The present invention does not, however, position a sound card as a bus slave on the PCI bus 32. The PCI bus 32 is adapted to transfer data at various rates up to 120 megabytes per second in burst transfer mode. In standard transfers, a sustained rate of 33 megabytes per second may be attained. The VL bus functions at a similar rate; consequently, any system bus, such as the PCI or VL bus, which is adapted to transfer data at a relatively high speed is appropriate for use with the present invention. As was pointed out, joined to the bridge circuit 34 is main system memory 33 which in modern personal computers may provide from a minimum of typically four megabytes to sixteen, thirty-two, sixty-four or more megabytes of random access memory.

Also joined to the system bus 32 is a sound board 51 adapted to function in accordance with the present invention. The sound board 51 is provided in accordance with the facilities of the particular system bus as a bus master on that bus rather than a bus slave. More particularly, the sound board 51 has facilities for controlling the transfer of data on the local bus 32. By providing facilities on the sound board 51 to enable it to function as a bus master, the sound board 51 may write to main memory data which might otherwise require a read operation by the CPU 31. In this manner, transfers of data on the local bus 32 may take place as rapidly as is allowed by that bus. In the case of a PCI bus, this may be at a rate which approaches 120 megabytes per second in burst transfer mode.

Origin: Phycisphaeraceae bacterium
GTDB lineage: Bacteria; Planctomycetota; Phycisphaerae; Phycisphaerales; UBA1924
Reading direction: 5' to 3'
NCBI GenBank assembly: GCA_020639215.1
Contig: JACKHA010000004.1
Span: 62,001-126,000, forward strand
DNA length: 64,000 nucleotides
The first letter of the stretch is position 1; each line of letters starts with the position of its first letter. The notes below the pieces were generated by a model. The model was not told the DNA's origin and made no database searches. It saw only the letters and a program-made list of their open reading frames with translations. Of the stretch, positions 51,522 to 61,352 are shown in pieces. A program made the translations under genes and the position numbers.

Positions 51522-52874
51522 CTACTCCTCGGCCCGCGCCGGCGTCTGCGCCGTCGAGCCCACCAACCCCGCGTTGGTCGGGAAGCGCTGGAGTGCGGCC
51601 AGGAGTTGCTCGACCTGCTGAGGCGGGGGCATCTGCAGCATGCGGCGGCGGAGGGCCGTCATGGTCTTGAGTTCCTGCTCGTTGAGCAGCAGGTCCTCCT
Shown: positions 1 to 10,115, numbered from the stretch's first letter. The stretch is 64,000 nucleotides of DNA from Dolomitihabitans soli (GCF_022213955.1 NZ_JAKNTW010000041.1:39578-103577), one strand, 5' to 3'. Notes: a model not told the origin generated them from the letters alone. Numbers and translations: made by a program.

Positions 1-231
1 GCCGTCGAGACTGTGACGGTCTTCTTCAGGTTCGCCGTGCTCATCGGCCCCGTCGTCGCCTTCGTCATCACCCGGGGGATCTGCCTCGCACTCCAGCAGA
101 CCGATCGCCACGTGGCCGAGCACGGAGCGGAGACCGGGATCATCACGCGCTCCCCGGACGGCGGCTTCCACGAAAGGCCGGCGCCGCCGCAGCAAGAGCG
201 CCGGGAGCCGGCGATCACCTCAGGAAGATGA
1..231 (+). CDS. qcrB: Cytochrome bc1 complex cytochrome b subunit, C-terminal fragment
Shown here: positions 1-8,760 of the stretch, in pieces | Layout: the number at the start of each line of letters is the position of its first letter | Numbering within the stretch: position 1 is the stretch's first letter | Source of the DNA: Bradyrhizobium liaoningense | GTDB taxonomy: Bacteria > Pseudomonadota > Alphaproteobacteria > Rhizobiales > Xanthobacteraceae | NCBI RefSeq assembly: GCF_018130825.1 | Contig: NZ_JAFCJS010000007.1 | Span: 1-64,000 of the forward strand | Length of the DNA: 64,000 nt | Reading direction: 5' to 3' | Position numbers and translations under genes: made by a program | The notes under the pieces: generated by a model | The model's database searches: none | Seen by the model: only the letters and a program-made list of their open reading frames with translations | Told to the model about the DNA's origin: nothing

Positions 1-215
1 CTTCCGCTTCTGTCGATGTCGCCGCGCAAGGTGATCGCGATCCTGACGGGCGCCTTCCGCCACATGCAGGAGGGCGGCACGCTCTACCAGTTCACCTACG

FIG. 3 illustrates a block diagram of a circuit of a sound board 51 designed in accordance with the present invention. The sound board 51 includes a sound generation controller 52, a cache memory 54, and a direct memory access controller 53 which is particularly adapted to control transfer of data on the bus 32. The sound generation controller 52 functions in a manner known to the prior art to respond to commands from the CPU 31 to generate the individual notes of particular instruments from the sound wave tables and to combine those notes in response to CPU commands in a manner to produce the desired sounds.

The DMA controller 53 may be of a type well known in the art which is adapted to transfer data at a particular address and of a particular quantity to another particular address or another series of particular addresses. The DMA controller 53 may also include more advanced facilities for conducting operations such as scatter/gather operations and the like by which data may be transferred to different addresses without any need to refer to the CPU 31.